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Environmental justice and factors that influence participation in tree planting programs in Portland, Oregon, U.SAuthor(s): Geoffrey H. Donovan; John Mills
Source: Arboriculture & Urban Forestry
Publication Series: Scientific Journal (JRNL)
Station: Pacific Northwest Research Station
PDF: View PDF (1.9 MB)
DescriptionMany cities have policies encouraging homeowners to plant trees. For these policies to be effective, it is important to understand what motivates a homeowner’s tree-planting decision. Researchers address this question by identifying variables that influence participation in a tree-planting program in Portland, Oregon, U.S. According to the study, homeowners with street trees, and those living in older homes, are more likely to participate in the local program. Homeowners who had owned their homes for longer, and those who live in census-block groups with lower high-school graduation rates, are less likely to participate in the program. Results suggest that tree-planting programs may inadvertently exacerbate environmental inequality.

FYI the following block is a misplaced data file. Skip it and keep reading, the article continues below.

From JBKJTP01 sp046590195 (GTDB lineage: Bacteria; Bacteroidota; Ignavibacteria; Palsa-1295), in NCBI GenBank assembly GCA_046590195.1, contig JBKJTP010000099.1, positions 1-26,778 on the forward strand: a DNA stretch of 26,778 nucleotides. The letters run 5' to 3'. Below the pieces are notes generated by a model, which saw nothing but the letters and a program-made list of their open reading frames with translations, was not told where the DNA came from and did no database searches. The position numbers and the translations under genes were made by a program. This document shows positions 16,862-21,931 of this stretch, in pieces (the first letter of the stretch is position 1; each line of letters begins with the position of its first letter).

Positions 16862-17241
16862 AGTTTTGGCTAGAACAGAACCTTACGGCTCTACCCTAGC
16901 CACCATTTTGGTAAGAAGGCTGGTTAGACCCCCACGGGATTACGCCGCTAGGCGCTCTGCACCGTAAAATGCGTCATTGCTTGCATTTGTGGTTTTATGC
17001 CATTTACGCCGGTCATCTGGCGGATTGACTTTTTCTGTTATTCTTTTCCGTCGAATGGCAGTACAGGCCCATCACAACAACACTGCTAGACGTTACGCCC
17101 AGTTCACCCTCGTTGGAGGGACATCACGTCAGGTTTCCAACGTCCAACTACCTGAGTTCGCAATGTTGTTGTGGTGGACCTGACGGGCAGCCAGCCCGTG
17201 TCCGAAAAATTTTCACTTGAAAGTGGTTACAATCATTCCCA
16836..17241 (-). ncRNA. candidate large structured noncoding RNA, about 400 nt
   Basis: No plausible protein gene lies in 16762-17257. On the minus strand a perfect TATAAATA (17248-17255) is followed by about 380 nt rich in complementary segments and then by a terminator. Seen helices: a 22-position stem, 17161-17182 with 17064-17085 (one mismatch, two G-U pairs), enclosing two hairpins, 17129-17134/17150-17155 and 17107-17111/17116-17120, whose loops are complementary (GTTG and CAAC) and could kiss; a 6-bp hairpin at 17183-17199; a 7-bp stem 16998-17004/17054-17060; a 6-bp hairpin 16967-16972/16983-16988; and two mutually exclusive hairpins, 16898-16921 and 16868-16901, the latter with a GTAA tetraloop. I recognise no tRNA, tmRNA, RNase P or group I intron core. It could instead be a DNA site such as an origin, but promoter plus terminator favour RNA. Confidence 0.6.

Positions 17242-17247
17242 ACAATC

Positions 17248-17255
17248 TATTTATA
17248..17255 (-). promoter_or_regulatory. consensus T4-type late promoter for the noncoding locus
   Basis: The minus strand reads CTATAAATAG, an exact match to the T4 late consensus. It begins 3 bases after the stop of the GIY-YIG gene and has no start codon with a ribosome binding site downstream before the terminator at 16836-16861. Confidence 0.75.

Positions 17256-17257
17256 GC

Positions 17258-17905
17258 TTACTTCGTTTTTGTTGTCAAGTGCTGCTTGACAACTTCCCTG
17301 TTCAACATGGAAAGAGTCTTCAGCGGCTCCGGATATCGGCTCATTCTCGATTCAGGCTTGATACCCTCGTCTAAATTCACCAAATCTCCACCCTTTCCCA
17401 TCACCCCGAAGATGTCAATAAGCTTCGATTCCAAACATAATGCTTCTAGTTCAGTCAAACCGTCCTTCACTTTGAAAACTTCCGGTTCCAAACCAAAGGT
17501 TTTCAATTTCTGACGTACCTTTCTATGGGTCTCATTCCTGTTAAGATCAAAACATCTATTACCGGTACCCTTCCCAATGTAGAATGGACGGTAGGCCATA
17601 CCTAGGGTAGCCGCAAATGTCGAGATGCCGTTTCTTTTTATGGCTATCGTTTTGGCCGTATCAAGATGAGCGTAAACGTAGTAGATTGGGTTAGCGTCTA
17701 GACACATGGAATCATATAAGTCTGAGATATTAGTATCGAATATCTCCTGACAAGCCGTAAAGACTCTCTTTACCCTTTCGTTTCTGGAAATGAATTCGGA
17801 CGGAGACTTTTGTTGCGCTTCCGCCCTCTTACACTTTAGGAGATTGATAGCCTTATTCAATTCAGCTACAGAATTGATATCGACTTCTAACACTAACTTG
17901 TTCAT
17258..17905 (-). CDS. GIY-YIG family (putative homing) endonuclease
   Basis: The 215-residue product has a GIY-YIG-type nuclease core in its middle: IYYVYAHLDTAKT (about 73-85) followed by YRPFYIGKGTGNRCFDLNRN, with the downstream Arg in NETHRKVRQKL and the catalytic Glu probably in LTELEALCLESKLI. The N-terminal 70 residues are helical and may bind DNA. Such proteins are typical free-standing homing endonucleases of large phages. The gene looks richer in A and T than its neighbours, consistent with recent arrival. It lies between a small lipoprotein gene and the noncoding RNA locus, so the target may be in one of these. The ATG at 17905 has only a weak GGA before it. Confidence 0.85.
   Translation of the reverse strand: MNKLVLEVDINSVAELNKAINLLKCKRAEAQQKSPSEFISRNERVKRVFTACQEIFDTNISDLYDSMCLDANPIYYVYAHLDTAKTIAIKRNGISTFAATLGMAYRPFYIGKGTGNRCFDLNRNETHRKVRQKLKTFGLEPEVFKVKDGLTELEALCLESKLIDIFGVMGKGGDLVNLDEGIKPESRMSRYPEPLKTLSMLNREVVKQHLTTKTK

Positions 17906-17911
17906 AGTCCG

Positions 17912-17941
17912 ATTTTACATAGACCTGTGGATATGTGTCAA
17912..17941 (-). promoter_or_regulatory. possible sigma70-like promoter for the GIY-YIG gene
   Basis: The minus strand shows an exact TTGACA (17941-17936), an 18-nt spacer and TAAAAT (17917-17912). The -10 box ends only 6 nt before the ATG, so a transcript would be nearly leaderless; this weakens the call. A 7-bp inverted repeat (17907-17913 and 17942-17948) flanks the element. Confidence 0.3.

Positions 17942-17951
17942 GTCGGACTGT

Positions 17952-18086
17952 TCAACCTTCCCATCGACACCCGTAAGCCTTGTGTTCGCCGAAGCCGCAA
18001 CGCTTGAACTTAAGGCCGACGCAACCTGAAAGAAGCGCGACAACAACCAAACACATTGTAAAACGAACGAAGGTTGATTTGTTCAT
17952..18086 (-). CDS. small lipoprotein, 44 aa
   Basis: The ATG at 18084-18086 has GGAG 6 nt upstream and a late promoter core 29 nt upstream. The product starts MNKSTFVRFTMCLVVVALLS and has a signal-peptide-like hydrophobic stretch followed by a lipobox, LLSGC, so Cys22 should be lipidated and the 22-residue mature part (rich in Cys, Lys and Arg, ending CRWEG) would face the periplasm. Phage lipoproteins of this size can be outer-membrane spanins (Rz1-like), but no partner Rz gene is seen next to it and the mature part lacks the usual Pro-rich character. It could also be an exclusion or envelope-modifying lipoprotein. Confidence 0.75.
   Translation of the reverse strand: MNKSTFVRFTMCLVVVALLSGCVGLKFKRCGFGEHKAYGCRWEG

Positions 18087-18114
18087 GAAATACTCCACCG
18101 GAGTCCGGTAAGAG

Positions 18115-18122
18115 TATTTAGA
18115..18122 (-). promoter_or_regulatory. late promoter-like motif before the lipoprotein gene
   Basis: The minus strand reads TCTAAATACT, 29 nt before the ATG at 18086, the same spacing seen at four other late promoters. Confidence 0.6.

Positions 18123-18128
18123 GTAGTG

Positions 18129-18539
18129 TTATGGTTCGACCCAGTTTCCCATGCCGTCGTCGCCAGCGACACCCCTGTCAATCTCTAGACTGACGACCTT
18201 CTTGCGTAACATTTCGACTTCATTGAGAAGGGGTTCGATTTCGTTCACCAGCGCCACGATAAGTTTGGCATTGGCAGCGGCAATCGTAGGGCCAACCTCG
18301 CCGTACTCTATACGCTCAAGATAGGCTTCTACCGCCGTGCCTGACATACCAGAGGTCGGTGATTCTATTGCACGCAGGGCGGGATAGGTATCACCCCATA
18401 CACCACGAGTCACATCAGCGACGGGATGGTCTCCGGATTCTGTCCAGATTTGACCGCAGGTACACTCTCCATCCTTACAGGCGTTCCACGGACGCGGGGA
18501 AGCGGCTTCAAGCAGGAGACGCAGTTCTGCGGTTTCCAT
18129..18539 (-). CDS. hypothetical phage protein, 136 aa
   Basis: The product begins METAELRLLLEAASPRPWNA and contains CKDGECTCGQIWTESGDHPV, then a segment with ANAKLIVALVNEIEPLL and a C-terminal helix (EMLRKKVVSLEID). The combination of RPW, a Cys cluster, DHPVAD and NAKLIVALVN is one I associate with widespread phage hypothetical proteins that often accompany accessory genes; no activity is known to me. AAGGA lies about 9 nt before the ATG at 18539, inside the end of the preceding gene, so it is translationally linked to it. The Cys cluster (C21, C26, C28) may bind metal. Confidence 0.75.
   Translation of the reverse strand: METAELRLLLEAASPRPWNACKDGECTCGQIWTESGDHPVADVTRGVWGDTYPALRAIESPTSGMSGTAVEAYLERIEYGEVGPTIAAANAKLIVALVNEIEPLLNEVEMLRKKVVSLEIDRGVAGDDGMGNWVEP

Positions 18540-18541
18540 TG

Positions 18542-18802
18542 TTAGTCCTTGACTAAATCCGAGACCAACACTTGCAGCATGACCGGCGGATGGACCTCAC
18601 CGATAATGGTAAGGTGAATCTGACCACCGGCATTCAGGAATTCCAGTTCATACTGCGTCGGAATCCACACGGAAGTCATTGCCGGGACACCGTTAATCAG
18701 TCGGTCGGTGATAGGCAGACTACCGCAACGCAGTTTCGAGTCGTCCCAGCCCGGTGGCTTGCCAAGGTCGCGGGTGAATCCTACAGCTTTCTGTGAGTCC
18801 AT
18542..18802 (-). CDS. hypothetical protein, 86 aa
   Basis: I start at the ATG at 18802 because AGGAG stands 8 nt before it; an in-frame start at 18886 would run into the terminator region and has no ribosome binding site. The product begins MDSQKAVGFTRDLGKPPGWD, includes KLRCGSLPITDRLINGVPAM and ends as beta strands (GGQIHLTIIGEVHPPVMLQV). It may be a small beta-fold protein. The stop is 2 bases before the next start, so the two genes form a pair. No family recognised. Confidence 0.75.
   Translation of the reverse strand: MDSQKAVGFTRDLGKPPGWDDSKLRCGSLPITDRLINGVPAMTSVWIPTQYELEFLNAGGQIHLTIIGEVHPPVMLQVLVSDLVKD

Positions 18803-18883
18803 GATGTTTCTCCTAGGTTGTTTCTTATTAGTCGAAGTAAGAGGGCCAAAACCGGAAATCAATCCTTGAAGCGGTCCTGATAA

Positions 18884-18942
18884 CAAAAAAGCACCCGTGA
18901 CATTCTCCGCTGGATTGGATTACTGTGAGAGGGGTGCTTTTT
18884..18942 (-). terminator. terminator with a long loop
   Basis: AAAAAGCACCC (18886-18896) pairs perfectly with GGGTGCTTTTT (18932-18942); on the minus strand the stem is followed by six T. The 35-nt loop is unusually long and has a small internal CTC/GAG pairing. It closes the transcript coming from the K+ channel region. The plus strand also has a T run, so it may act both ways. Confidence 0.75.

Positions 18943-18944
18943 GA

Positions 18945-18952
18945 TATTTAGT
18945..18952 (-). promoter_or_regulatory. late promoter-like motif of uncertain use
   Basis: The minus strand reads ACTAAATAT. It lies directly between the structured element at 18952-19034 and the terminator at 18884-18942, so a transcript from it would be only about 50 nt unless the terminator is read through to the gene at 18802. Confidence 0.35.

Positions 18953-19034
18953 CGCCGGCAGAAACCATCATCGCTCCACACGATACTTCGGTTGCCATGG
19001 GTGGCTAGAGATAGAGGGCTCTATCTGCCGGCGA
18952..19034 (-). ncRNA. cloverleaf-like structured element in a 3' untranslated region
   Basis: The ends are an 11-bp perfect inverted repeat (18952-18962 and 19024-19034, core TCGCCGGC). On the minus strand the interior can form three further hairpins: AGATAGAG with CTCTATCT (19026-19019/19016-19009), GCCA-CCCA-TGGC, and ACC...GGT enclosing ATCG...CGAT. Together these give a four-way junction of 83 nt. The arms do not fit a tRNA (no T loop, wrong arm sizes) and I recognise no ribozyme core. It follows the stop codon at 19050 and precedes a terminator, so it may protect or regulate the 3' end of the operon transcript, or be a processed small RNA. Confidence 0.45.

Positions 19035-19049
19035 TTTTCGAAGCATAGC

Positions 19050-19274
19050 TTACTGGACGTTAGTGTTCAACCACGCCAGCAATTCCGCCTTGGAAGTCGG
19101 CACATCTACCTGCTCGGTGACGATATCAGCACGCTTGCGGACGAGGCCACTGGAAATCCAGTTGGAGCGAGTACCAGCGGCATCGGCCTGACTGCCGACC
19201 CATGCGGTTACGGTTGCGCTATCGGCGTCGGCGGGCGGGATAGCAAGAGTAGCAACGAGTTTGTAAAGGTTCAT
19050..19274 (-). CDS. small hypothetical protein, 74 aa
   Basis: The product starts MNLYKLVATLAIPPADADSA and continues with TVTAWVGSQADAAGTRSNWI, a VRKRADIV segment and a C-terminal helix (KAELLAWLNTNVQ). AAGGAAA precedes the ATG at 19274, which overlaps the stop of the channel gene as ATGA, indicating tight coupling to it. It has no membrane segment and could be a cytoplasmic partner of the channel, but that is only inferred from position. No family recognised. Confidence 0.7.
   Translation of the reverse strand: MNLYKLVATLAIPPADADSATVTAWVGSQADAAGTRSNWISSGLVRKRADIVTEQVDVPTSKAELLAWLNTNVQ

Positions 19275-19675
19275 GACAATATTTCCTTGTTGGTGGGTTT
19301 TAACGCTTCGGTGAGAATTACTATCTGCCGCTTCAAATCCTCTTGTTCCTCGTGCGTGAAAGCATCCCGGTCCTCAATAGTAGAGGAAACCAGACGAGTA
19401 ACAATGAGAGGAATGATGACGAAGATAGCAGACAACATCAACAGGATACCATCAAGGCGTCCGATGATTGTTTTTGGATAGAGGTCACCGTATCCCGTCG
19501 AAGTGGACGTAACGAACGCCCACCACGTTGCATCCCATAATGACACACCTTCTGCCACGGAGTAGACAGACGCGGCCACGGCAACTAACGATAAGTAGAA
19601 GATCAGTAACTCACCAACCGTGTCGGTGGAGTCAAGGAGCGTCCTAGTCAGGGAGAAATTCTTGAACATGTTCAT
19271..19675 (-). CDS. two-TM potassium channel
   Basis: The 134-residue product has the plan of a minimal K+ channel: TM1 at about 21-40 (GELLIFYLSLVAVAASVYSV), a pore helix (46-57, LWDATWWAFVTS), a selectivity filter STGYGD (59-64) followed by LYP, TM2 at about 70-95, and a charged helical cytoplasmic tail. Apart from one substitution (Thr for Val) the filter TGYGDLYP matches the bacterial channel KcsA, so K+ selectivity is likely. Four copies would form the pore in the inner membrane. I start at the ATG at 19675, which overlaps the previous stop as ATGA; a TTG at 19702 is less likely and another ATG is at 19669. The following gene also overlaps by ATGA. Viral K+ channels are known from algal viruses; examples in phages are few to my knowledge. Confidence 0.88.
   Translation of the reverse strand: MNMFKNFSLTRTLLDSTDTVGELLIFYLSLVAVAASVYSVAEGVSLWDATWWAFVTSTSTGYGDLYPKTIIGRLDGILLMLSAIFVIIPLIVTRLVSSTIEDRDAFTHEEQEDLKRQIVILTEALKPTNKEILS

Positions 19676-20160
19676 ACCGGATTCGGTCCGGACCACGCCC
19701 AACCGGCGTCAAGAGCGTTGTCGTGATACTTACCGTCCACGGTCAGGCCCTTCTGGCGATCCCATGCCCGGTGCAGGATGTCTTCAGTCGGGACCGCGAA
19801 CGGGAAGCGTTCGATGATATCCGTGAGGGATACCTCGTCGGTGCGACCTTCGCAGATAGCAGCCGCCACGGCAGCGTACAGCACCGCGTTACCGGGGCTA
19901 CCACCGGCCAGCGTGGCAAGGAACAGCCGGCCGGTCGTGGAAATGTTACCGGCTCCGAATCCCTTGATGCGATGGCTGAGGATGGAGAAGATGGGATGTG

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CitationDonovan, Geoffrey H.; Mills, John. 2014. Environmental justice and factors that influence participation in tree planting programs in Portland, Oregon, U.S. Arboriculture & Urban Forestry. 40(2): 70-77.
KeywordsCensus, Demographics, Education, Environmental Justice, Income, Oregon, Portland, Race, Urban Forestry.
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